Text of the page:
Wiseacre and wisenheimer | (S)word Sharpening

Just like when we understand how to wield and use a sword, the proper use of a word is a powerful weapon. Sharpen your mind and your character with a deeper understanding of a word.

It is becoming more apparent to me that nobody knows anything for sure at all whatsoever. I am chief among those who know nothing, but pray allow me to expose the specks in others’ eyes…

Okay, I will not; I shall not. In fact, I cannot, because I only have anecdotal evidence, and prattling about personal gripes will paint me a jerk.

I will turn the guns on myself instead, because through my own experience of being a wiseacre through lack of experience has taught me now to conduct myself as if I am a novice in all things. First, though, let us understand from where the word wiseacre comes, and why it is amusing and damning in one breath.  

The origins of wiseacre

Maybe you know a Wisenheimer in your life. A wisenheimer could be nearly literally translated from the German as a “knowledge asylum” (wissen = knowledge or “to know”; heim = home, or asylum). Rather, it seems, the source of this word comes simply from adding “wise” to –enheimer, a common German family name suffix (Guggenheimer, Oppenheimer, for example). Calling someone a wisenheimer in the English-speaking world is to jeer at someone for being a smart aleck or a know-it-all. 

Then we have the Dutch origin of wiseacre: wijssegger, or “soothsayer.” By definition, a soothsayer is “a speaker of truth or wisdom,” but the word is commonly used, methinks, to describe a “prognosticator,” or one who gives an indication of something in advance.

Is not the reason we put on the air of being a wisenheimer or a wijssegger is for others to seek us as knowledge asylums and as soothsayers? Or, it may even be that we want to sooth ourselves of our own insecurities of the unknown by playing the act of being full of knowledge and wisdom. That certainly was me in my youth.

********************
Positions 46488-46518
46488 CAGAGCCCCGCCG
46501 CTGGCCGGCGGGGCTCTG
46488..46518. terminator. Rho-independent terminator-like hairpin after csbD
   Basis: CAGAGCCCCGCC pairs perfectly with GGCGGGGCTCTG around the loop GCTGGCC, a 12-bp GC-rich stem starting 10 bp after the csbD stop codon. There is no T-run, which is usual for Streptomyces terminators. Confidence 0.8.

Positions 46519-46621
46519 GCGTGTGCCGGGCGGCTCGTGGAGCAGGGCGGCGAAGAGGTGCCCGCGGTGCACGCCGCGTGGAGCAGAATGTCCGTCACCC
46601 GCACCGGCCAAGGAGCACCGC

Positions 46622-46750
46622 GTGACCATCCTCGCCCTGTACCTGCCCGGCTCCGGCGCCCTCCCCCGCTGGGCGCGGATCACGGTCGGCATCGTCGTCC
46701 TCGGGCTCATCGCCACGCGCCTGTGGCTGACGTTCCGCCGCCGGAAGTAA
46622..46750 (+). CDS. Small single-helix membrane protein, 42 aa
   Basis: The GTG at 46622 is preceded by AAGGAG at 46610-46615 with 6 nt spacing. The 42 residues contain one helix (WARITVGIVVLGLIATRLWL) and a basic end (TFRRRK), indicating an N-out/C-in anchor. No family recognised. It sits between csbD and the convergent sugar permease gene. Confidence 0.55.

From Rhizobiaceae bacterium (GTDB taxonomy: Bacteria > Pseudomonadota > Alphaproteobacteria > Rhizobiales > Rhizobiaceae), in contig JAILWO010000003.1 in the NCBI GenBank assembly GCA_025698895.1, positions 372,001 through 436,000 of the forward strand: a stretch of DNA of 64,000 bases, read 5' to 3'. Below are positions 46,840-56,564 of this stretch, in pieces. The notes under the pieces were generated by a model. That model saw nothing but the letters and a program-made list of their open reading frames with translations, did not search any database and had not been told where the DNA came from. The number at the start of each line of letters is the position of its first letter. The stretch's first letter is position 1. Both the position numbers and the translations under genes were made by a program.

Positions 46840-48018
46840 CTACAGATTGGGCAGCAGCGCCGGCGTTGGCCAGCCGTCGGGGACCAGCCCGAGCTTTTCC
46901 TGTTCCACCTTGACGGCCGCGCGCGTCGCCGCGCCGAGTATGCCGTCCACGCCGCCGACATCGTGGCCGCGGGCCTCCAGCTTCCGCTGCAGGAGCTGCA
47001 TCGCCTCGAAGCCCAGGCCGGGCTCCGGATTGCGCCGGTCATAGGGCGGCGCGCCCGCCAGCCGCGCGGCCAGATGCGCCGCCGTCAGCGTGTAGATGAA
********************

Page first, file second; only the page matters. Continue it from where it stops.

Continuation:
Wise beyond my acres

Seeing photos of times past is often a treat, yet when I look back on my life through old photos, I often think to myself, “Boy, I knew so little of the world back then. I knew nothing!”

Back then, I thought I knew it all. Looking back at the back-then, I realize that I knew nothing at all, relatively speaking. I was a wiseacre. The acres of wisdom I thought I had were rather gewgawish claims.

Times where I settled into the idea that I was an expert – or having knowledge proven by experience – were followed shortly by humbling moments of inexperience. When I felt I was the next Hemingway, I then had non-native English speaking colleagues point out my grammatical errors. When I felt I was the Sean McVeigh of American football coaching in Europe, I was then outcoached by a competitor who learned American football through the Madden video games. The days when I assumed I had life and its intricacies handled was when I would be tripped up by the most mellow of life’s hurdles.

The moment I rest in my wheelhouse – or the area where my expertise and knowledge shine brightest –, the said house gets dated and the wheel gets rusty. Someone will come along and reveal to me that I am lacking in my supposed area of knowledge and expertise. It is imperative for wiseacres like me to keep the wheel spinning.

Wrestle with what you know

The best preachers and teachers from whom I learn will, prior to presenting their area of expertise or knowledge in a public forum, say something to the effect of “what I am about to lecture to you is something I myself am wrestling with.” I appreciate this willingness of these persons to stand as experts but to act as sincere novices of the topic at hand. “Wrestling” with a concept is to grapple with it, to strive against it, and to, eventually, throw it and pin it down.

I find myself in a better position to learn and to benefit others of the things that I am good at when I am a wrestler. I have been writing and editing for ten years now, and still – and even until my hand can no longer write or my eyes no longer read – I strive to understand my own writing skills and to know the English language more. Admitting to a writer for whom I am editing their work that I am stuck on how to enhance or fix a problematic sentence of theirs because of the complexities and ambiguities of English grammar has rendered me stupefied has proven to be of more value to myself and to the cooperation at hand. To me it offers a moment to wrestle with a difficult concept in the hope of pinning it down and understanding it in the future. To the other it shows that I am willing to investigate the syntax or grammar issue and toil with it. The wiseacre in me could have brashly made a correction to the text without the assurance of research. Had I been wrong about the correction, I would have been made a great fool.

In the meekness of wisdom

Reverting to the novice stage of learning and living has proven to be far more rewarding and beneficial towards my career. The key to keeping something pinned down is to lay constant and binding pressure on it, and so it is too with having knowledge. I never want to settle in expertise. I want to venture as novice in all that I do.

Who is wise and understanding among you? By his good conduct let him show his works in the meekness of wisdom. 

James 3:13

Leave a Reply